1
$\begingroup$

The latest news tells of a super large "mega" comet C/2014 UN271 (Bernardinelli–Bernstein) approaching the Solar System in about 9 years.

It must be very far from the Sun, so how do we determine all of its characteristics, including its long period?

$\endgroup$
4
  • $\begingroup$ Hello John, I do remember some news articles about a large comet. But which news articles have you read? You can add a link to your question to provide helpful context. $\endgroup$
    – James K
    Commented Apr 13, 2022 at 5:32
  • 2
    $\begingroup$ I'm guessing you are talking about en.wikipedia.org/wiki/C/2014_UN271_(Bernardinelli-Bernstein) But it would be helpful to confirm that (perhaps you've read about some other comet) $\endgroup$
    – James K
    Commented Apr 13, 2022 at 5:34
  • $\begingroup$ Perhaps I should explain my close vote. You are asking 2 questions in one post: how does [long period] glow? And what are its characteristics e.g. its period? Maybe you can remove the 2nd question. You may find your answer in some posts if you search carefully or if not, ask this as a new question. $\endgroup$ Commented Apr 13, 2022 at 11:31
  • $\begingroup$ @NilayGhosh Please leave the question open, give the OP a chance to edit their post before voting to close. $\endgroup$
    – WarpPrime
    Commented Apr 13, 2022 at 16:15

1 Answer 1

6
$\begingroup$

We can see it because it refects the light of the sun. It doesn't reflect much light (most comets are dark grey to black on their surface), but as you mention, it is exceptionally large (for a comet). Like most other solar system bodies, it does not glow at visible wavelengths. We see only the reflected light of the sun.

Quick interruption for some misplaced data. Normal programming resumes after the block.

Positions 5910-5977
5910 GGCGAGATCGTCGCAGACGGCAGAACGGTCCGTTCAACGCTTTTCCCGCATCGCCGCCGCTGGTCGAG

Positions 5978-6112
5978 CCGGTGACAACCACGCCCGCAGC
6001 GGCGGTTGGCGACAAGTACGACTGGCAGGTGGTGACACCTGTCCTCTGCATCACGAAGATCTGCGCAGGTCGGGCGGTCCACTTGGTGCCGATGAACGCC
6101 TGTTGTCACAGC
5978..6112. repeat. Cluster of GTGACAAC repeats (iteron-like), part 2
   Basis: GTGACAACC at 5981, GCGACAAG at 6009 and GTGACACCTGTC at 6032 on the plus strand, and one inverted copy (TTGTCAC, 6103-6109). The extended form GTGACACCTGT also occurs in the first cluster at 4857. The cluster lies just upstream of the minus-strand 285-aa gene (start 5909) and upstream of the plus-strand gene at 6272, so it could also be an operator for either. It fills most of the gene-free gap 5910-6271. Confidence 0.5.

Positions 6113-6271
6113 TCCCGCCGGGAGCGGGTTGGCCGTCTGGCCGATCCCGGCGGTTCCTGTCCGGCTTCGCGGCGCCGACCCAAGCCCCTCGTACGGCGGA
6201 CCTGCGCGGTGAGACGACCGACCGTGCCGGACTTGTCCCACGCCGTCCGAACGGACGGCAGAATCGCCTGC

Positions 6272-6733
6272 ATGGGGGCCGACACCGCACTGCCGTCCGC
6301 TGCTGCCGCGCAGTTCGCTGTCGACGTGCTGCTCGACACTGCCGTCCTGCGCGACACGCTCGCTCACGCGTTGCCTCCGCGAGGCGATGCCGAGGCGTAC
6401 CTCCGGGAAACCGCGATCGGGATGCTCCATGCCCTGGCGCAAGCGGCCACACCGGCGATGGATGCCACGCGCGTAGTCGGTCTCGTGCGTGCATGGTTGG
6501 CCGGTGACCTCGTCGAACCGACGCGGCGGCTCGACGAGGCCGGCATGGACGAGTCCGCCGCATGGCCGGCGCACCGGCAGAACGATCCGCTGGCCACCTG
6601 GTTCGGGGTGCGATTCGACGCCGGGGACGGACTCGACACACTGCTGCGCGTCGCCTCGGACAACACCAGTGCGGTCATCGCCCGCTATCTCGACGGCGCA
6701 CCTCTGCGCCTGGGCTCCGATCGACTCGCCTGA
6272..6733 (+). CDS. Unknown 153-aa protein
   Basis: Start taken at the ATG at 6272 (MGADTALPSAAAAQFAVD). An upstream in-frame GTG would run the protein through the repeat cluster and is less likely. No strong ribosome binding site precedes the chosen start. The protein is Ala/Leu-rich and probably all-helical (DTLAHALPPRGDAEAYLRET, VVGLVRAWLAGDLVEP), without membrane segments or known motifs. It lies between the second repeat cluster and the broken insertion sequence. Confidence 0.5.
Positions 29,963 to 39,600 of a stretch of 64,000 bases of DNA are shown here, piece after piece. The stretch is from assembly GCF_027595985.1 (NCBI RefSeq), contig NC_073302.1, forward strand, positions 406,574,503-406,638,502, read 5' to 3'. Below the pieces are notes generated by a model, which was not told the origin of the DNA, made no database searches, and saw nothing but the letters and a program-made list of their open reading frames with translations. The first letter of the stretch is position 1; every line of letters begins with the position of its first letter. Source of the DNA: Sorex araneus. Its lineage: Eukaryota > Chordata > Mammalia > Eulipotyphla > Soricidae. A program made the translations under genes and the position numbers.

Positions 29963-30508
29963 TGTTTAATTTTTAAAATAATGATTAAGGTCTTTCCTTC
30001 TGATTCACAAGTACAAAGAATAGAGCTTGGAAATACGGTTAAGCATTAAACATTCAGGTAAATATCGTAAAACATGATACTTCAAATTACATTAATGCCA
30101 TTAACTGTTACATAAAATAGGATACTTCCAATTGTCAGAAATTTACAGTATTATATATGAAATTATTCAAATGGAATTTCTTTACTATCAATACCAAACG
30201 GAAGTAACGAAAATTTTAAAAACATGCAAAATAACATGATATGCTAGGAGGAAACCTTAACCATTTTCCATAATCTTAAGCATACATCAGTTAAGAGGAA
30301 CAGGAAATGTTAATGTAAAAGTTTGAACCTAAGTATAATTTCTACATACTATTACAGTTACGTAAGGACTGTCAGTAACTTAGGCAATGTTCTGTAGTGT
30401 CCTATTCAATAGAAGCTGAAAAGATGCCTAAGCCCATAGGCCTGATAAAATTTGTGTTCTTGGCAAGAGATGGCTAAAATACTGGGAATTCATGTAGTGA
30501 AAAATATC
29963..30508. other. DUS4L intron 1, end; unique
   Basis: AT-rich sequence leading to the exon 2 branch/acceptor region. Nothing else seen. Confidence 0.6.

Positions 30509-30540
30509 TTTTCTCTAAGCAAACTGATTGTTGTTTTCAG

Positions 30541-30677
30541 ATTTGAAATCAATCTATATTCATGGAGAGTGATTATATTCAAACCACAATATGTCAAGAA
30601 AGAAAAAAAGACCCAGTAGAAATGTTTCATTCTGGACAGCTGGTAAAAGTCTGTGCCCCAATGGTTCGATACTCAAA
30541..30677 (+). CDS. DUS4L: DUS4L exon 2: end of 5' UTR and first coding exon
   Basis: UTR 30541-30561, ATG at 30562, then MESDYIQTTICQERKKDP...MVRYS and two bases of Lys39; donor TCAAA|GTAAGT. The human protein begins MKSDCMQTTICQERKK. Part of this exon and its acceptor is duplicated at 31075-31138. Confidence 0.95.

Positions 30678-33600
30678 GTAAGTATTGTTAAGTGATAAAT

So it initially appeared as a star-like dot in photographs taken with a powerful telescope. The dot was very faint, which is why only a large telescope could detect it. More photographs established that this dot slowly moved relative to the stars and it was, moreover, found to have been on some older photographs, but not noticed at the time.

Once you can see how the dot moves, you can work out its orbit, including its long period, and its slow, distant pass of the sun.

Later photographs show a weak "coma", formed of gas released from the surface of the comet, even at a great distance from the sun.

This comet is unusual. Typically, long period comets are much smaller, and only noticed when they have fallen much closer to the sun, heated up and produced a sizable coma. As they have fallen further, they are moving fast, and travel quickly through the inner solar system.

This comet is large, but it won't enter the inner solar system. Instead, it will travel slowly through the outer solar system. Since it remains far from the sun, it will be visible in professional telescopes for a long time, but it will never get bright enough to be seen with the naked eye.

$\endgroup$

You must log in to answer this question.

Not the answer you're looking for? Browse other questions tagged .